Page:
Alibi V.16 No.36 • Sept 6-12, 2007 ››
Music to Your Ears
Warehouse 21, Resurrected
After months of operating out of Trailer 21, a white mobile office from which young rockers watched the demolition of their original railyard space, Warehouse 21 will finally see the groundbreaking of a new venue. The hardworking under-21 set awaited the funds for the new building for nearly a year. The exact date and time of the groundbreaking is still unknown, but some kind of party/ceremony should happen within the week of Sept. 24. The new teen arts center will be two stories, 16,845 square feet, with two performance spaces, a printmaking studio, a recording studio, a media zone, a fashion design studio, a darkroom, a coffee bar and an outdoor space.
Noisy by Nature
Sicksicksick label showcases music your mamma probably won’t like
"Noise," as music designations go, is like that drawer in your kitchen that becomes a home for stuff that doesn't quite fit elsewhere. Ruler. Questionable batteries. Snow globe from a trip to Florida. Where do we stash these odds and ends? Nowhere in particular. Inevitably, they just find their way into the drawer.
Expo NM's Ford Pavilion Piles on Live Music
Seventeen days out of the year, the New Mexico State Fair cashes in its promise of everything good and golden-fried in America. We go for the chaos of the midway and the crush of Indian dancers, to say nothing of its Pantheon of gewgaws, brimming with air-brushed Virgin Mary T-shirts, Mötley Crüe mirrors and giant ears of corn. We get it. We'll keep coming back for more. You had us at "fry bread."
Puerto Plata Mujer de Cabaret
· Black Francis Bluefinger
· Crowded House Time On Earth
There are times in life when music stands as joy’s final vestige in a world marred by violence and hate. For years, the 84-year-old Puerto Plata has kept alive the traditions of Dominican acoustic music despite the long, suppressive dictatorship of Rafael Trujillo, who favored more bourgeois forms of music. Mujer is an album serving as a museum for the pure, simple happiness that persisted in the country in spite of this oppression. Plata is a true master of his craft, and this rare recording displays perfection in a sound that’s not to be missed. Plata will be performing at the ¡Globalquerque! Festival in Albuquerque on Sept. 21 and 22, along with shows in Las Cruces on Sept. 20 and Santa Fe on Sept. 22. [TG]
Courtesy of the Artist
Crystal Castles • electropunk, synth pop, witch house
Remember the thing called Witch House? How about darkwave? The constant bifurcation of artistic paths in the field of electronic music can be damnably confusing and irritating, as well as rewarding and helluva lot of fun too—as long as you pick the right band. When adherents of these sorts of genres aren't busy sorting their rainbow-colored toe socks and looking for tubes of Vick's Vaporub to snatch up at the local Walmart, then it's a pretty fair bet that they are listening to the likes of Crystal Castles, a duo of Canuck electro-arhats who've made their mark in the music world with a febrile and spooky glitchiness that has outlasted any names critics might apply in favor of an honestly, intimidatingly pure exploration of sounds that make humans dance and rejoice as they swirl around the very noisy and icy maelstrom of life and death. Ethan Kath and Edith Frances, AKA Crystal Castles, perform live in Burque on Thursday, Oct. 19. Viewed as an opportunity to joyfully and ferociously embrace the void, this ought to be a damn good show, but don't blame me if you can't remember your name afterwards.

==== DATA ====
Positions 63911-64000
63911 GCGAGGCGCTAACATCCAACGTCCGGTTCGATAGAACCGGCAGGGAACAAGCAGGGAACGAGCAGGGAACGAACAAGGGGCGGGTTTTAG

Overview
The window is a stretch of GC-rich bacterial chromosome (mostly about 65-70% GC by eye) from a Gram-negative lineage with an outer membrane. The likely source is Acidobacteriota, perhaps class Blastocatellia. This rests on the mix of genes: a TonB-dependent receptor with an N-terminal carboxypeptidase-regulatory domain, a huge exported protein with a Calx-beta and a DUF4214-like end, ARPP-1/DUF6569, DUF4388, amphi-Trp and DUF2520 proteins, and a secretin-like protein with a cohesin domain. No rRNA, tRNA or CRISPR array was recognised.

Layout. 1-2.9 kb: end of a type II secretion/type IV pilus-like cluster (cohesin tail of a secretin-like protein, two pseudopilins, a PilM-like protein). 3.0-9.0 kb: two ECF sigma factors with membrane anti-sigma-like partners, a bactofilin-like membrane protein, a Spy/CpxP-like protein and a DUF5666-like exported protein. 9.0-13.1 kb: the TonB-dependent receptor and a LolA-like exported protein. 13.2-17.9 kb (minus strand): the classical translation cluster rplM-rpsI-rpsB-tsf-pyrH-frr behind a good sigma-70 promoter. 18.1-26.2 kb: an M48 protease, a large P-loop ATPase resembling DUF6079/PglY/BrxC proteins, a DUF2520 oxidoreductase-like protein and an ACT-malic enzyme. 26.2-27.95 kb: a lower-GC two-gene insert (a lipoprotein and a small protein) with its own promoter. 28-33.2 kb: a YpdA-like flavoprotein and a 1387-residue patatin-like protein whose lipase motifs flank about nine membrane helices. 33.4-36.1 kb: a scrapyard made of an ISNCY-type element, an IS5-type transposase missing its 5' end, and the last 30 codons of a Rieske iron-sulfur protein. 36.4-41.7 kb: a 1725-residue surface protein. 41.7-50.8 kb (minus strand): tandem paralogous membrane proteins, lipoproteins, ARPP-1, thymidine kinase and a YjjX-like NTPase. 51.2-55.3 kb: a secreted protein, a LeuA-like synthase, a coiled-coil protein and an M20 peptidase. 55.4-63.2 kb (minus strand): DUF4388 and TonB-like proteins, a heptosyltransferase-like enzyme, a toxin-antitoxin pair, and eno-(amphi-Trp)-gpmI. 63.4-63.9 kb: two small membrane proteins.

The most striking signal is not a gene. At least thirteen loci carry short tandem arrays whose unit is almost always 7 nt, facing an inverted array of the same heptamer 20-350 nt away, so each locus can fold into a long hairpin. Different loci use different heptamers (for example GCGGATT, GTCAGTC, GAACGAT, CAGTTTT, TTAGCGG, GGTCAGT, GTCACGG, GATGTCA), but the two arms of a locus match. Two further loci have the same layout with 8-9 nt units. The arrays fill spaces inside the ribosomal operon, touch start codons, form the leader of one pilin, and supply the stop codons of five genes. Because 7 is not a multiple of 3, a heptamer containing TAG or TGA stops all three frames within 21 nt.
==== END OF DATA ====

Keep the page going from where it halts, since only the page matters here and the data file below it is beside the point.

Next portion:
Courtesy of the Artist
The English Beat • ska
Here's a brief on a band with three names, but unlike Eliot's bunch, these dudes are not a coterie of cats. At home across the pond, they're known as the Beat. In the land down under, kindly refer to them as the British Beat. Here in 'Merica, we call them the English Beat. But no matter what you call them, this estimable ensemble that still includes founder and guitarist Dave Wakeling—but not vocalist Ranking Roger—was partially responsible for the upsurge in popularity that two-tone ska saw on both sides of the Atlantic during the '80s and '90s. With a retinue of classic, upbeat jams like “Monkey Murders,” “Spar Wid Me” and “Save It for Later,” the band's touring the states again, impressing OG ska lovers as well as the next generation of horn-crazy youth with their combination of crazy stage antics and terrific tuneage. You can catch the outfit live here at the Duke City on Sunday, Oct. 22, at the Historic El Rey Theatre, but don't worry you don't need checkerboard pants or a smart little hat to enjoy this gig—just make sure those great big feet of yours are rested and ready to dance.